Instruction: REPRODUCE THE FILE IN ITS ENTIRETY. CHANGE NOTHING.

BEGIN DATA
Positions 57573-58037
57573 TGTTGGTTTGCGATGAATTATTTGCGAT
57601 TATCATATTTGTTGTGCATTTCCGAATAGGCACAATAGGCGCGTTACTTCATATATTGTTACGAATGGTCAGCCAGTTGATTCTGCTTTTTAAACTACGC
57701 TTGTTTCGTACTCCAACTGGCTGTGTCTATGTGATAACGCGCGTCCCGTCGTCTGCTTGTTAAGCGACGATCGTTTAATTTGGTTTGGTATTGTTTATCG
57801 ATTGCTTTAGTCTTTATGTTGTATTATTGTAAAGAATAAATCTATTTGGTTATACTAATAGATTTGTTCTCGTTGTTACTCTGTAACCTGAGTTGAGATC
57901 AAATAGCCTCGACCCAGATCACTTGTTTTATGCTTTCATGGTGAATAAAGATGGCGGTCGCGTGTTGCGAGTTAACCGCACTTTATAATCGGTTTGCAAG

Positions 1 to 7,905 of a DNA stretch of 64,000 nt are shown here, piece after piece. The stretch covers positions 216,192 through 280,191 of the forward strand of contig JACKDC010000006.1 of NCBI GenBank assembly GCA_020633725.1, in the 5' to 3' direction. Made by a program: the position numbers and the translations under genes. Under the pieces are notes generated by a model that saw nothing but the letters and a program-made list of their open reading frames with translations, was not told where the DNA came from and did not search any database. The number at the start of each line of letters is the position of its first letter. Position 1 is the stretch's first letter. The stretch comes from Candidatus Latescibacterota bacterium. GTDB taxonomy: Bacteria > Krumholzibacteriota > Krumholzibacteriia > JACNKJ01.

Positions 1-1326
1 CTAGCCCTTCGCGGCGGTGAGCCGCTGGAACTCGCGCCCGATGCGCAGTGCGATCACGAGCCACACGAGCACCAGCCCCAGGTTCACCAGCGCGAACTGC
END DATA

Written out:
Positions 57573-58037
57573 TGTTGGTTTGCGATGAATTATTTGCGAT
57601 TATCATATTTGTTGTGCATTTCCGAATAGGCACAATAGGCGCGTTACTTCATATATTGTTACGAATGGTCAGCCAGTTGATTCTGCTTTTTAAACTACGC
57701 TTGTTTCGTACTCCAACTGGCTGTGTCTATGTGATAACGCGCGTCCCGTCGTCTGCTTGTTAAGCGACGATCGTTTAATTTGGTTTGGTATTGTTTATCG
57801 ATTGCTTTAGTCTTTATGTTGTATTATTGTAAAGAATAAATCTATTTGGTTATACTAATAGATTTGTTCTCGTTGTTACTCTGTAACCTGAGTTGAGATC
57901 AAATAGCCTCGACCCAGATCACTTGTTTTATGCTTTCATGGTGAATAAAGATGGCGGTCGCGTGTTGCGAGTTAACCGCACTTTATAATCGGTTTGCAAG

Positions 1 to 7,905 of a DNA stretch of 64,000 nt are shown here, piece after piece. The stretch covers positions 216,192 through 280,191 of the forward strand of contig JACKDC010000006.1 of NCBI GenBank assembly GCA_020633725.1, in the 5' to 3' direction. Made by a program: the position numbers and the translations under genes. Under the pieces are notes generated by a model that saw nothing but the letters and a program-made list of their open reading frames with translations, was not told where the DNA came from and did not search any database. The number at the start of each line of letters is the position of its first letter. Position 1 is the stretch's first letter. The stretch comes from Candidatus Latescibacterota bacterium. GTDB taxonomy: Bacteria > Krumholzibacteriota > Krumholzibacteriia > JACNKJ01.

Positions 1-1326
1 CTAGCCCTTCGCGGCGGTGAGCCGCTGGAACTCGCGCCCGATGCGCAGTGCGATCACGAGCCACACGAGCACCAGCCCCAGGTTCACCAGCGCGAACTGC